Hannah is the first prize winner in the Poetry and Political Language Challenge on Young Poets Network, in partnership with the Orwell Youth Prize. She is the second prize winner in the second Bloodaxe Archive challenge, about White Space, and is commended in the fourth Bloodaxe Archive challenge, Take Note. She is also the second prize winner in the 19-25 age category in the Turn Up the Volume challenge. Hannah is additionally a winner in the 2016 Young Poets Network August Challenge #2, as well as a commended poet in August Challenges #1 and #4. She is also a winner in the 2016 Behind the Curtain poetry challenge, in partnership with the V&A Museum, and the winner of the 2016 Even It Up Poetry Challenge in the 15-18 age category.
We asked Hannah some questions about her poem, process and inspiration at the moment.
What was the inspiration for your poem?/How did you approach thinking about political language in a creative way?
I am a writer living with disabilities (hence the golden shovel social care fact), with grandparents that I adore despite our opposing opinions. 2015 was the year I was diagnosed with a life-limiting illness, and there was the looming date of the Brexit referendum. This challenge sparked something really interesting within me. As a disabled LGBTQ+ woman everything I do, every breath I take is political, so adding the Brexit angle which is so polarising was interesting because I wanted to humanise people with different opinions to mine.
What is your one tip to other young writers/poets
Keep all of your notebooks. I refer back to poems I wrote five years ago, when I didn’t have the right resources or experience to make a cohesive piece of art in the same way I would now. At the time I didn’t like these pieces of writing, and would have thrown them out hadn’t they been in a bound book. I now look back through my old notebooks and harvest lines/themes for my current projects. When you’re saving work from the bin, you’re saving something potentially very valuable, which like wine just needs to age a little.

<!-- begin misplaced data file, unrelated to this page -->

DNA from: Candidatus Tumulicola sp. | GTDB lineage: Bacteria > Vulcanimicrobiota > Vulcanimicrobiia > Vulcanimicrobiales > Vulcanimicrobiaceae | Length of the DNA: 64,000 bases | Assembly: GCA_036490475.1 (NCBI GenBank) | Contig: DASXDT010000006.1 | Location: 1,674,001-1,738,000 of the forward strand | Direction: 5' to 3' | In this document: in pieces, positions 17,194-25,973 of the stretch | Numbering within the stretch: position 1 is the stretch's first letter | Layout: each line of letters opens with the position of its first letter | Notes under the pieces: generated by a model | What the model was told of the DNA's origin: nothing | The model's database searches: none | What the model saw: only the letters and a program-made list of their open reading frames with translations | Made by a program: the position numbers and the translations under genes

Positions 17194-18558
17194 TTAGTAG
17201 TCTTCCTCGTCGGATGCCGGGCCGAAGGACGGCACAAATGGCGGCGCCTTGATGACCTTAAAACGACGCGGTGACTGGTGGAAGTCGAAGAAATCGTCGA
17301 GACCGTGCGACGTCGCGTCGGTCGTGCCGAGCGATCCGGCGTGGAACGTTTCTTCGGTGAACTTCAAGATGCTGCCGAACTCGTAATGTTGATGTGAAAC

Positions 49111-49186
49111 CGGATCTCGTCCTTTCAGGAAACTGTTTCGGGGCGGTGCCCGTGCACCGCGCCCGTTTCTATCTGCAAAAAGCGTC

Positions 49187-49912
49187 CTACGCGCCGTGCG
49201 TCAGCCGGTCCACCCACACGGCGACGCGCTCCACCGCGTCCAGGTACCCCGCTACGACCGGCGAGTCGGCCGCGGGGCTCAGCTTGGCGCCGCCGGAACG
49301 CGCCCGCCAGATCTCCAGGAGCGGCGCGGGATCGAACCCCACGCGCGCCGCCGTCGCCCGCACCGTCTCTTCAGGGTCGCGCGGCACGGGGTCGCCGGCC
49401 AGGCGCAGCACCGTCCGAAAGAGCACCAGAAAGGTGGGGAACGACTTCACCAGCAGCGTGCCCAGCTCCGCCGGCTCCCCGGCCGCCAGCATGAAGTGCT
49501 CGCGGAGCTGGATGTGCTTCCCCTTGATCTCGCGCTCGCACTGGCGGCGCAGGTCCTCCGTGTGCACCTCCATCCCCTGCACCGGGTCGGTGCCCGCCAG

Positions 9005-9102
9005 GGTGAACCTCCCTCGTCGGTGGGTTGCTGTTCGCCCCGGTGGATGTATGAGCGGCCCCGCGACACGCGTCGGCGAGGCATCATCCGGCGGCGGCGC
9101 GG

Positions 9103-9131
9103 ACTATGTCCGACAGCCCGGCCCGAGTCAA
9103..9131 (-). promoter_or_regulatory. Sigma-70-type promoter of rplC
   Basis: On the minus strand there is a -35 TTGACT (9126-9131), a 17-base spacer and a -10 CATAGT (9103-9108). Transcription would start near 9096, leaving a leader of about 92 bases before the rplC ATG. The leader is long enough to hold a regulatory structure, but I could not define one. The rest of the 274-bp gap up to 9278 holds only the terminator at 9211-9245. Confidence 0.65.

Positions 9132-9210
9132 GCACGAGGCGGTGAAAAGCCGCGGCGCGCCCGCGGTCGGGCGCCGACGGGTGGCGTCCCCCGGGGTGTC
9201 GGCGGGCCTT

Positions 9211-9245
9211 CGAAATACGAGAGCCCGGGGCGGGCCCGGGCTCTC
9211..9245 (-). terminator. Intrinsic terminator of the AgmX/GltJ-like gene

Which writer/s/poet/s most inspire you and why?
Kim Moore is a huge inspiration of mine, not just for her poetry but her lyric essays and recent ‘decide your own adventure’ doctorate. I love the work of Caroline Bird and something amazing about lockdown has been that I have been able to go to virtual events and hear her pearls of wisdom in real-time. I also really admire Rebecca Goss and her first book ‘Her Birth’. It gave me permission to write about illness and its impact on family in an unflinching but heartfelt way.
What are you reading at the moment (or a book you have enjoyed recently)
I have just finished reading the non-fiction book ‘Letters of Note’ which is a huge book filled with very random but genuine letters – the Queen writing her recipe for drop scones for the US President; and Amelia Earheart writing to her soon to be husband about her reservations and free-flowing boundaries when it comes to their relationship. Poetry wise I have just finished reading and immensely enjoyed ‘When I grow up I want to be a list of further possibilities’ by Chen Chen published by Bloodaxe.